General Motors is sticking with its plans to shut the Oshawa Assembly Plant by the end of the year in a move the head of Unifor says is motivated by “corporate greed.”
Unifor president Jerry Dias sat down with GM Tuesday to talk about the proposals the union had made to extend the life of the Ontario plant but came away empty-handed.
“I am deeply disappointed by the response from the corporation,” said Dias at a press conference in Windsor, Ont.
GM workers responded by walking off the job. Several staged a sit-in beginning around 5 p.m. before leaving the plant at 9:45 p.m.
The options suggested by the union, including extending the life of the Chevy Impala and Cadillac XTS currently produced at the plant or shifting production slated for Mexico to the plant, are not economic, said David Paterson, vice president of corporate affairs at GM Canada.
“We studied all of the different proposals in detail, some of which we studied in detail before, and they all added substantial incremental cost and they would not address the economic situation that we have with the shift in the marketplace.”
Paterson said in a phone interview that the move in the auto market away from cars means the company has to transition away from the models, while it is too expensive and will take too long to shift other production to the already under capacity Oshawa plant.
He said the union should instead work with the company on timing and transition plans for the close to 3,000 jobs impacted. GM said it has identified job opportunities, is willing to pay for retraining, and is open to negotiations on packages for workers on top of what is already included in contracts.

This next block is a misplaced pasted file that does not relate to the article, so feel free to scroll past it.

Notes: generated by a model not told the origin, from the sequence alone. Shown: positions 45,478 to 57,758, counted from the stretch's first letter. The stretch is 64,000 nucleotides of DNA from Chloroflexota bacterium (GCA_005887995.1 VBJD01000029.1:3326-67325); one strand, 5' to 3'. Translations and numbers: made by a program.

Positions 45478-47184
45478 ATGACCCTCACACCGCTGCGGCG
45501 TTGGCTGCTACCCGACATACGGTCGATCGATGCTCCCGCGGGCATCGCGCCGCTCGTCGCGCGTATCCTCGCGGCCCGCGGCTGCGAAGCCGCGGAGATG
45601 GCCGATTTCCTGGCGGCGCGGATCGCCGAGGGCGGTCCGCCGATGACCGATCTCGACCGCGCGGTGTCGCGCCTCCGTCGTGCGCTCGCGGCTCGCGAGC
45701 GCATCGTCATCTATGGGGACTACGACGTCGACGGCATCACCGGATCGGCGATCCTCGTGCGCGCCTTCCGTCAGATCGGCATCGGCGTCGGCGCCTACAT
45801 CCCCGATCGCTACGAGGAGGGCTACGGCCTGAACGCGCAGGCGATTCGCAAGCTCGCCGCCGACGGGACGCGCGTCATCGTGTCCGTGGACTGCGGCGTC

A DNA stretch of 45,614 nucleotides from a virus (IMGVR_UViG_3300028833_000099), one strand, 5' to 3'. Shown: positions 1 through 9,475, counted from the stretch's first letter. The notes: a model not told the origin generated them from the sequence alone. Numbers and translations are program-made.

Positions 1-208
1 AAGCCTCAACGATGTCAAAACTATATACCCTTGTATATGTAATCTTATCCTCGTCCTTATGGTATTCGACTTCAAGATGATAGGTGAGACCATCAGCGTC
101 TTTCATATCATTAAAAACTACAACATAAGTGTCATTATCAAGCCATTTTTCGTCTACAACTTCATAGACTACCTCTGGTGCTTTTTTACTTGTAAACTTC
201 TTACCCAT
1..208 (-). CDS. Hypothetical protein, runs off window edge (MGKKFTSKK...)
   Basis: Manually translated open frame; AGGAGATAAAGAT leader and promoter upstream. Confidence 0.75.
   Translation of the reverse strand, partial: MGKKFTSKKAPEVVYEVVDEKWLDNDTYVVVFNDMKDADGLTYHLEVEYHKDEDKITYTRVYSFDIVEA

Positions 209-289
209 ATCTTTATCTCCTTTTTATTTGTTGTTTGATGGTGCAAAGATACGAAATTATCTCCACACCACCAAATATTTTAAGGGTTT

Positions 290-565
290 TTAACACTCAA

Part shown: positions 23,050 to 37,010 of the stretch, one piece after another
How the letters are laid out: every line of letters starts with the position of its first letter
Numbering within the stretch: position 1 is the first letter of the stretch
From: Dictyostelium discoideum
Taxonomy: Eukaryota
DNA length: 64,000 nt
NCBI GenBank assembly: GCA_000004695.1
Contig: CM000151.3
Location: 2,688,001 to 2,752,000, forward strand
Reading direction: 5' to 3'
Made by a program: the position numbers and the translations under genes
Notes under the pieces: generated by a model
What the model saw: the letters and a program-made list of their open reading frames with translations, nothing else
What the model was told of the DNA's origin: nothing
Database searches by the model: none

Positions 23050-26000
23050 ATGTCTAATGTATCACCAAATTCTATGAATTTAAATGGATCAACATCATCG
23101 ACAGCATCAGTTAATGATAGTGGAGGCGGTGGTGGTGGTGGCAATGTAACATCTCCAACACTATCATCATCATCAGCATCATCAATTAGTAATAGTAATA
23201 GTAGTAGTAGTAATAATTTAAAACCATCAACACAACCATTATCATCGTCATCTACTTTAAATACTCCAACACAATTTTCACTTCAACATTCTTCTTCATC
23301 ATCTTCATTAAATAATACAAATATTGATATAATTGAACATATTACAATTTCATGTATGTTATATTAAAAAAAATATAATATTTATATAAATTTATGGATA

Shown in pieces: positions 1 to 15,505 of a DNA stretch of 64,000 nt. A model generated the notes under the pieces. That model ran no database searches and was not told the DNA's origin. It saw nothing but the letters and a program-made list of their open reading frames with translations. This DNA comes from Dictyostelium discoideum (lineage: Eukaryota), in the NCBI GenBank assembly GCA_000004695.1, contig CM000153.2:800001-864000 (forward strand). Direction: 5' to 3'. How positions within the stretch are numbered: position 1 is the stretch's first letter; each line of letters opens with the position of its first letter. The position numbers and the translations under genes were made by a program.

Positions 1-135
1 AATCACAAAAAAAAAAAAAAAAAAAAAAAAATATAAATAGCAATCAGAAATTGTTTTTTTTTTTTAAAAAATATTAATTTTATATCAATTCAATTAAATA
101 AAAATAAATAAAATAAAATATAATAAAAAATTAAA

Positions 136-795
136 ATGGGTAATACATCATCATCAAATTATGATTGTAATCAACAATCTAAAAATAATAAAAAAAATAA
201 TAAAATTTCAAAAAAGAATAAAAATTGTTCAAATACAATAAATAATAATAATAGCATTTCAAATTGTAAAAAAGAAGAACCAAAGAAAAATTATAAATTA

The company also said about half of the 2,600 hourly workers are eligible for a pension. Retirement benefits include about $3,500 a month, a $20,000 car voucher, and a lump sum payment of about $50,000, said Paterson.
Dias said he’s not accepting the end of Oshawa, and that the company acknowledged in the meeting it would be possible to extend current production at the plant.
“It may not be profitable, but it certainly wouldn’t cause them any sort of deep economic harm,” said Dais.
“The choice today was about whether or not we found a solution in the short-term to buy us time for a much longer-term solution,” he said.
Unifor has been running ads critical of the company’s decision and highlighting that it accepted $11 billion in bailout funds from Canadian governments in the financial downturn. The union has also emphasized the many spin-off jobs that depend on the Oshawa plant and the wider impacts of its closure on the economy.
“GM today, by reconfirming their decision, has not only picked a fight frankly with Unifor, but they have picked a fight with all of Canada,” said Dias.